UPDATED: 7 fatal collisions in West Kootenay since May: RCMP

Inspector from BC Highway Patrol gives tips on road safety
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Insp. Chad Badry urges West Kootenay drivers to slow down and pay attention on the road.

BC Highway Patrol has responded to seven fatal collisions in the West Kootenay area since the beginning of May and 23 collisions that resulted in serious injury, as of July 8.

Insp. Chad Badry, officer in charge of the BC Highway Patrol for the region, says that the patrol is called in for serious, fatal collisions with the potential for criminal charges. Badry and his officers patrol from Rock Creek to the top of the Kootenay Pass, north to Nakusp, and south to the U.S. border.

The causes of most collisions, according to Badry, are either impaired driving, distracted driving, or speed. These same causes are responsible for the majority of collisions in B.C.

At least three of the fatal collisions in the West Kootenay area involved motorcyclists.

Badry says that while motorcyclists account for only about three per cent of traffic, they are involved in 13 per cent of all fatal collisions in BC.

"For motorcyclists and for all the other vehicles that are around, the roadway is a dynamic environment with situations and circumstances that can change really quickly and both motorcyclists and drivers need to keep their eyes on the road because if you have a moment where you're not paying attention, it can really increase the chance of a collision or a crash."

Avoiding a crash or collision due to impaired driving is as simple as not getting behind the wheel, whether you've taken drugs, prescription medication that impairs your ability to drive, or alcohol.

Avoiding a collision due to excessive speed is a matter of slowing down and following speed limits.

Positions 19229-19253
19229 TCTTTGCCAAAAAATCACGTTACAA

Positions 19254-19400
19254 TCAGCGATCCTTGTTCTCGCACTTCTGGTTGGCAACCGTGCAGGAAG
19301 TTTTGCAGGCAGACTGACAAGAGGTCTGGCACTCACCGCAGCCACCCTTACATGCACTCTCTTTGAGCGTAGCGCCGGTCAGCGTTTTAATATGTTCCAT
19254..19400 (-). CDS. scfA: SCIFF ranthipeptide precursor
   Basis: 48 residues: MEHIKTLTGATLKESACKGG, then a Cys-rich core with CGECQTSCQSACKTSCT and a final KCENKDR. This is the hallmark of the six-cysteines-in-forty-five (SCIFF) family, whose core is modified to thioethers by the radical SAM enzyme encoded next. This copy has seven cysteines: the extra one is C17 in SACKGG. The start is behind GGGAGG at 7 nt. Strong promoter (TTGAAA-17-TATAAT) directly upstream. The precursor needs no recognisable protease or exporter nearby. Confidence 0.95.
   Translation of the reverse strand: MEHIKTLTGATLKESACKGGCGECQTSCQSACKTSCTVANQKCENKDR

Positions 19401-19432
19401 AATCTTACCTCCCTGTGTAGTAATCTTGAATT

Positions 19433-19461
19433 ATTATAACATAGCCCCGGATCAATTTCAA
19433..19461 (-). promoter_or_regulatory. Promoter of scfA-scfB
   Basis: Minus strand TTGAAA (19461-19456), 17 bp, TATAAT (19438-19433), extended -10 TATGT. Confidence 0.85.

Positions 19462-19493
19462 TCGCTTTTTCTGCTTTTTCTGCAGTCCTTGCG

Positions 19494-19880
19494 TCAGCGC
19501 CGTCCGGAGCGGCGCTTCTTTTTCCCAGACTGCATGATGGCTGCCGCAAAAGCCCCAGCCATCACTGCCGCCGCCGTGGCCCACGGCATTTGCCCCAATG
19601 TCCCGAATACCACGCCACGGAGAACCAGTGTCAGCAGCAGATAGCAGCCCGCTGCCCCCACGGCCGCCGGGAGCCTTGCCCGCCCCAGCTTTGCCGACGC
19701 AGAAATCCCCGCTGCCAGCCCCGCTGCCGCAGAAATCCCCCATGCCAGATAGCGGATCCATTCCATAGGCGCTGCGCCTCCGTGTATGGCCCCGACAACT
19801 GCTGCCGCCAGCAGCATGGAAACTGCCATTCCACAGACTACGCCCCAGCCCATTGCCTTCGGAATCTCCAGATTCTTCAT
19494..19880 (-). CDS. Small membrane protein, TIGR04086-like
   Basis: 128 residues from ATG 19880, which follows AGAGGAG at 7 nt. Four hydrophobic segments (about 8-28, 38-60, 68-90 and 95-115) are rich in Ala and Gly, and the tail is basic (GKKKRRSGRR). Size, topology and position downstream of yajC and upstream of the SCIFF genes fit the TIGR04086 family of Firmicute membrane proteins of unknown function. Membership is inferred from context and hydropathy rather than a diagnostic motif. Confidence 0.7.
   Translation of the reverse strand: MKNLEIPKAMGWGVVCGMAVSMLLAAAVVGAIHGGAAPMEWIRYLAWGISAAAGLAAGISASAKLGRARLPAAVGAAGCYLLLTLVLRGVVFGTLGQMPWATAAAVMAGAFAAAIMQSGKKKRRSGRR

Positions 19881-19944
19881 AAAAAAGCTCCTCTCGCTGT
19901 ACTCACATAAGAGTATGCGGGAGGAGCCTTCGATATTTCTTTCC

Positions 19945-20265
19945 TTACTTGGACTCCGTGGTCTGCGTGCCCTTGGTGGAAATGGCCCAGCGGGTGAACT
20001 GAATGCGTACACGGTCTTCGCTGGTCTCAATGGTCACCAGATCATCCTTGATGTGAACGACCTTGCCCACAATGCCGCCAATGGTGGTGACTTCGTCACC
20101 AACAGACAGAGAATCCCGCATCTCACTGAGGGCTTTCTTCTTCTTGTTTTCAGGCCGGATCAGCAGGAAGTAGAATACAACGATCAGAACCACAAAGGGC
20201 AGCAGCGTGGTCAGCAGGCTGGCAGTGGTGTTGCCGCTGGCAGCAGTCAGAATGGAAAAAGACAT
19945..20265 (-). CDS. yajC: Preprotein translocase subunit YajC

"We have a culture of speed in this province, where people seem to think that they can exceed the speed limit, and the speed limits are there for a reason," says Badry. "It's not just to keep you safe as a driver, but it keeps everybody else safe."

The inspector is pleased that new provincial regulations introduced on June 3 now allow RCMP officers to protect vulnerable road users, with regulations requiring motorists to move over when they are passing vulnerable road users on the highway. Those who don't can now be fined.

"Vulnerable road users include pedestrians, cyclists, motorcyclists, individuals on animals or in vehicles pulled by animals, and people who use electric wheelchairs, mobility scooters and electric kick scooters," according to the province.

Drivers must keep a minimum distance when passing these road users, depending on their speed. On highways with speeds of 50 km/h or less, the distance is one metre, and on highways with speeds of 51 km/h or more, the distance is one and a half metres.

For road users who are in separated and protected cycling lanes and on sidewalks, drivers must allow a minimum of half a metre.

Overall, Badry feels the province has done a good job consulting with RCMP and giving officers tools to protect road users.

"In British Columbia, they do extensive consultation with the British Columbia Association of Chiefs of Police. They are constantly updating and amending acts and regulations, all with the goal to make our roads safe."

In 2022, the Province of BC announced $230 million in funding for rural policing over three years. Hiring additional officers for BC Highway Patrol was one of the priorities identified for that funding.

"That's a really great thing to improve road safety is to provide some additional funding to make all the enforcement efforts we can and all the investigative efforts we can," says Badry.

With summer in full swing, Badry wants to remind motorists that there will be more tourists sharing the highways. There is also typically an increase in impaired driving and speeding during the summer months. Badry recommends keeping all of this in mind and planning for extra time when you head out on the roads.

"Drive with caution. Don't drive distracted. Don't drive impaired. Keep your speed down."